…and with that I hear the unspoken call to take my smartarsery and go hug off with it, which I'll hapily do as the weather is good for once and I need to get out! 🤗

Zweispurmopped  | 

Hi Noraly, You have given out some great advice on the type of bike to travel with.
I wonder how many people with large bikes would have managed to wrestle their machine
out of some of the situations and ferry crossings you have had to endure.

Davidjeng  | 

As usual, you're spot on as I see it. Creativity and positivity makes a load of difference. Breaking up a huge problem into smaller pieces, that each on their own are easier to solve, and finding a good order to do it in.

The geochemist in you knows that diamonds form under immense pressure.

Jonas E  | 

Mental over physical is always the harder challenge, your words have put that challenge exactly how it should be in situations like that, be your own cheer leader, think positive thoughts, I can do this, I can do this.. then later you can be proud of winning that battle an increase your own confidence. This is exactly why you have so many followers as it encourages each and every one of us that almost anything is possible with a possitive attitude.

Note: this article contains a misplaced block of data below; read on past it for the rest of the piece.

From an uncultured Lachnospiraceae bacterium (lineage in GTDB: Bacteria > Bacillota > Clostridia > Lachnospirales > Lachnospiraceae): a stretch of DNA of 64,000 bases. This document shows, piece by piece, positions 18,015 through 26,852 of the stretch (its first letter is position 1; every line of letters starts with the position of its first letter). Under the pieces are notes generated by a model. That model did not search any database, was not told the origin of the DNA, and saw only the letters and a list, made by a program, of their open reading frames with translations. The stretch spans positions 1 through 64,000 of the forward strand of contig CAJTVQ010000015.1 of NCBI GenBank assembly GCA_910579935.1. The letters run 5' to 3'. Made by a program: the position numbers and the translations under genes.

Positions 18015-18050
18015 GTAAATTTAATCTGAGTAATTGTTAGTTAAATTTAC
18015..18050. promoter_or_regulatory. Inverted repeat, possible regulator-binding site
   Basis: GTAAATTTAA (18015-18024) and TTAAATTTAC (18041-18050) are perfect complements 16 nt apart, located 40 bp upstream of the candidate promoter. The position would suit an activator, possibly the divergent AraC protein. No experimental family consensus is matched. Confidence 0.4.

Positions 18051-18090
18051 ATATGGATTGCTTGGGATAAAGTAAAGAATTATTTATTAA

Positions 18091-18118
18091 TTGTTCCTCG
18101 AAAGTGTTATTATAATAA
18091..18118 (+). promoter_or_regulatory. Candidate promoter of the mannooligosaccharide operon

Freewheelin Franklin  | 

I remember you almost falling into the Kyrgyzstan border hut very well. I've watched that video a few times. It's good that Alaska is fairly lightweight you would have been in trouble with an heavier bike. Good choice of bike on your part. Loving the videos, they lighten my day. Dave.

Dave Marriott  | 

That was a brilliant episode shows what you can do if you are persistent.

daveyrb  |